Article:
What Are My Rights to Evidence for a Pretrial Detention Hearing?
Submitted by New Jersey Criminal Lawyer, Jeffrey Hark
Recently the New Jersey Superior Court implemented the final part of the State’s Bail Reform Act N.J.S.A. 2A:162-15 to -26 since it went into effect on January 1, 2017 and approved by voters and the legislature over 2 years ago. Now, when some is arrested there is determination to be made if a defendant is to be issued a Warrant or Summons with a return date to appear at trial. For all cases where a defendant is charged with a summons, there is an immediate release and a return date for a hearing. For all cases involving the issuance of a warrant, the next step is a 48 hour review period by the court in order for a of whether the defendant shall be entitled to release, pretrial supervision, or ultimately pretrial detention. Obviously, the nature of the offense primarily dictates whether there will be pretrial release, pretrial supervision, or pretrial detention. Major 1st and 2nd crimes such as murder, aggravated sexual assault and weapons offense will mandate a pretrial detention hearing with a presumption against release! There is a list of other serious crimes which contain the same presumption against release, as well as a list of crimes which have a presumption against pretrial detention and an ‘entitlement’ to release. A defendant’s prior history, prior history of supervision, compliance with the law, and prior bail violations will also come into play.
As a result of these recent substantial changes in criminal procedure the Appellate Division had the opportunity to issue an opinion defining the scope of evidence the State must produce prior to a pretrial detention hearing. This was the first opinion the In State v. Robinson, the defendant was arrested and charged with murder based on an affidavit of probable cause reciting two eyewitnesses that allegedly saw the defendant shoot the victim, and the witnesses identified the defendant from a photo array. The murder charge was also based off of the Preliminary Law Enforcement Information Report (PLEIR) which summarizes the evidence in the prosecutor’s possession. This PLEIR in particular stated that the police had surveillance video footage of the defendant. During the pretrial detention hearing, there was a dispute as to what the State had to produce for discovery purposes. The relevant statute indicates:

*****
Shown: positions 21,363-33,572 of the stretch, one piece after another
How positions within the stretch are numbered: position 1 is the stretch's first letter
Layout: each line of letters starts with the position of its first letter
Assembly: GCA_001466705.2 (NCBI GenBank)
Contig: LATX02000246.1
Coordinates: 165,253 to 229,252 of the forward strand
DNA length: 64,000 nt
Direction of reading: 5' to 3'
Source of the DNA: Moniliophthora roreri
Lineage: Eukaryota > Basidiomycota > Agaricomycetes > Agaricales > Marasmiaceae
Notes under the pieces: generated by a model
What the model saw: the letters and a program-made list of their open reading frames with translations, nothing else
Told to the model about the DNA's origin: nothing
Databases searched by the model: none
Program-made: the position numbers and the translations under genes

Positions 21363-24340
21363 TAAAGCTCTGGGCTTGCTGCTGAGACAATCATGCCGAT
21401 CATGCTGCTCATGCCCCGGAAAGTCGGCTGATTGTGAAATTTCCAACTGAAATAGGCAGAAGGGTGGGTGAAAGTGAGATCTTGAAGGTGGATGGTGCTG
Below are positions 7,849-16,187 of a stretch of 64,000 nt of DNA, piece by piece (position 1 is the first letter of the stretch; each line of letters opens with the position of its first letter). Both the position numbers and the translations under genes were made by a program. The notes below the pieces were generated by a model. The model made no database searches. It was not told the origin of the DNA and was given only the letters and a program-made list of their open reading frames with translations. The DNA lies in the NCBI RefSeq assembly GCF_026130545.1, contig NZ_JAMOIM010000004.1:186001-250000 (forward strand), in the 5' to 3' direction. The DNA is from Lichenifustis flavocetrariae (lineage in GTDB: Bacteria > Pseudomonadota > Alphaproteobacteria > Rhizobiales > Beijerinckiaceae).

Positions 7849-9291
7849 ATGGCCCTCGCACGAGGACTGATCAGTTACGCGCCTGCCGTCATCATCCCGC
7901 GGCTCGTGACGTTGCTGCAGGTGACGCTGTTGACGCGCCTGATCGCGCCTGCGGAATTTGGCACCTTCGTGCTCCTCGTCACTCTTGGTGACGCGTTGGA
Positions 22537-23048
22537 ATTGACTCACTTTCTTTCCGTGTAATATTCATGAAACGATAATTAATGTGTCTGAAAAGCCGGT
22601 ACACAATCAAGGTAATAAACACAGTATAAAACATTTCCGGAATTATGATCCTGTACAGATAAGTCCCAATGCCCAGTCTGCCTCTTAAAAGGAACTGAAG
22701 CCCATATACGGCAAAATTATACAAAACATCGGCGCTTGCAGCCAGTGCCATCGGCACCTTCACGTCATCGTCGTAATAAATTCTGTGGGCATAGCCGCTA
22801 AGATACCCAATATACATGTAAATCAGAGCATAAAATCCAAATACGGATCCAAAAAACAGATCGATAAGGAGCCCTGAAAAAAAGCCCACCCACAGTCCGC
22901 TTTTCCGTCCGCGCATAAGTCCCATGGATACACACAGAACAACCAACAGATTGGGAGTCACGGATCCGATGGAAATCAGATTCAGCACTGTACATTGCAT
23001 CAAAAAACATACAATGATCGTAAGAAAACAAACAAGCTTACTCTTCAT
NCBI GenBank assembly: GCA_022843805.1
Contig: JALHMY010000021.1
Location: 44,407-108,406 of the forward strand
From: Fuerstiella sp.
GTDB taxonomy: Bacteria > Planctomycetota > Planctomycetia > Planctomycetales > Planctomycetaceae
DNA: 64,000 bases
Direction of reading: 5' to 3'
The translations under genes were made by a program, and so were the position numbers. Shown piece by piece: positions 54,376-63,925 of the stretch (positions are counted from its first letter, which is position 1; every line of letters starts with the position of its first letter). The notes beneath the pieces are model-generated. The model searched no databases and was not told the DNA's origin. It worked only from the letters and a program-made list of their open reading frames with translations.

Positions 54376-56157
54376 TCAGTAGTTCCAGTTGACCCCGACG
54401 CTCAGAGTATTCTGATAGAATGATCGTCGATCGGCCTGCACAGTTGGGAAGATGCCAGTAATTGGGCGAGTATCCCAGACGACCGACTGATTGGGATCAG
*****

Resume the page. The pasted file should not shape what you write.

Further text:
[I]f the prosecutor is seeking pretrial detention, the prosecutor shall provide the defendant with all statements or reports in its possession relating to the pretrial detention application. All exculpatory evidence must be disclosed. R. 3:4-2(c)(1)(B)
The Court was faced with the task of analyzing what “relating to the pretrial detention application” means. The Court held that the State could not just produce the PLEIR summarizing the evidence and the probable cause affidavit. Instead, the Court required the prosecutor to produce the two eyewitness statements, the photo array, the surveillance video listed in the PLEIR, and the initial police reports. Through the Court’s statutory interpretation, the panel reasoned that the evidence the State relied upon for the murder charge was all information “relating to the pretrial detention application” and the defendant was entitled to such information. The Court further stated that if materials are in possession of the police, they are in the State’s possession and the prosecutor must produce them.
In summary, a prosecutor seeking pretrial detention must produce all of the evidence in his or her possession and not just a summary of the evidence, even if that evidence is still with the police. This material will help the defendant prepare for any cross examination of any witnesses at the time of the detention hearing and see exactly what he evidence he/she is facing at an eventual trial.
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